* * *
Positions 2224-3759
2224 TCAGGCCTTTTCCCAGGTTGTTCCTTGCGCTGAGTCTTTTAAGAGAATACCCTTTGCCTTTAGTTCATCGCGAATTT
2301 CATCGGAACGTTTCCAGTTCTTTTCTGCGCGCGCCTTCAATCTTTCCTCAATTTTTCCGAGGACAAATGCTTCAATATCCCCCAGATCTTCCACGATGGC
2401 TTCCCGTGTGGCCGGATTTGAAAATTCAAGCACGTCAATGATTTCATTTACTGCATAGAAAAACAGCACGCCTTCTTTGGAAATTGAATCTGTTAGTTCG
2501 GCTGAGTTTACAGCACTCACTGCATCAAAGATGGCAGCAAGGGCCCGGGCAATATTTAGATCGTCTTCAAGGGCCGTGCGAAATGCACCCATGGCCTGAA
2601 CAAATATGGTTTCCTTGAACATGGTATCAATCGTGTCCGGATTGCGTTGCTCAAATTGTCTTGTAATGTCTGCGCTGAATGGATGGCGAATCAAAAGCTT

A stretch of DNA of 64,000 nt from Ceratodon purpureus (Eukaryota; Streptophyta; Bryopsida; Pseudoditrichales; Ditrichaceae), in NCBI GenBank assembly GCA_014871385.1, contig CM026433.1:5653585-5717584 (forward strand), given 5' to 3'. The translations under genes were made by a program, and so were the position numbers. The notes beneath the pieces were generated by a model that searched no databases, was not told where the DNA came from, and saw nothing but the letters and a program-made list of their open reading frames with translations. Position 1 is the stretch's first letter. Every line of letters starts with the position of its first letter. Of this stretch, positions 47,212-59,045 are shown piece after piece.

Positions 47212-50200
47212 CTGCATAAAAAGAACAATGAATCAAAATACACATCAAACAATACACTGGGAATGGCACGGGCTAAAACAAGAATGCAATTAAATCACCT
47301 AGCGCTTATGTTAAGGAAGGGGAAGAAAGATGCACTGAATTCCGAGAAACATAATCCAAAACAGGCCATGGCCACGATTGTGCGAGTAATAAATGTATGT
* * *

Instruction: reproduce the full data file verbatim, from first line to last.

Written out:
Positions 2224-3759
2224 TCAGGCCTTTTCCCAGGTTGTTCCTTGCGCTGAGTCTTTTAAGAGAATACCCTTTGCCTTTAGTTCATCGCGAATTT
2301 CATCGGAACGTTTCCAGTTCTTTTCTGCGCGCGCCTTCAATCTTTCCTCAATTTTTCCGAGGACAAATGCTTCAATATCCCCCAGATCTTCCACGATGGC
2401 TTCCCGTGTGGCCGGATTTGAAAATTCAAGCACGTCAATGATTTCATTTACTGCATAGAAAAACAGCACGCCTTCTTTGGAAATTGAATCTGTTAGTTCG
2501 GCTGAGTTTACAGCACTCACTGCATCAAAGATGGCAGCAAGGGCCCGGGCAATATTTAGATCGTCTTCAAGGGCCGTGCGAAATGCACCCATGGCCTGAA
2601 CAAATATGGTTTCCTTGAACATGGTATCAATCGTGTCCGGATTGCGTTGCTCAAATTGTCTTGTAATGTCTGCGCTGAATGGATGGCGAATCAAAAGCTT

A stretch of DNA of 64,000 nt from Ceratodon purpureus (Eukaryota; Streptophyta; Bryopsida; Pseudoditrichales; Ditrichaceae), in NCBI GenBank assembly GCA_014871385.1, contig CM026433.1:5653585-5717584 (forward strand), given 5' to 3'. The translations under genes were made by a program, and so were the position numbers. The notes beneath the pieces were generated by a model that searched no databases, was not told where the DNA came from, and saw nothing but the letters and a program-made list of their open reading frames with translations. Position 1 is the stretch's first letter. Every line of letters starts with the position of its first letter. Of this stretch, positions 47,212-59,045 are shown piece after piece.

Positions 47212-50200
47212 CTGCATAAAAAGAACAATGAATCAAAATACACATCAAACAATACACTGGGAATGGCACGGGCTAAAACAAGAATGCAATTAAATCACCT
47301 AGCGCTTATGTTAAGGAAGGGGAAGAAAGATGCACTGAATTCCGAGAAACATAATCCAAAACAGGCCATGGCCACGATTGTGCGAGTAATAAATGTATGT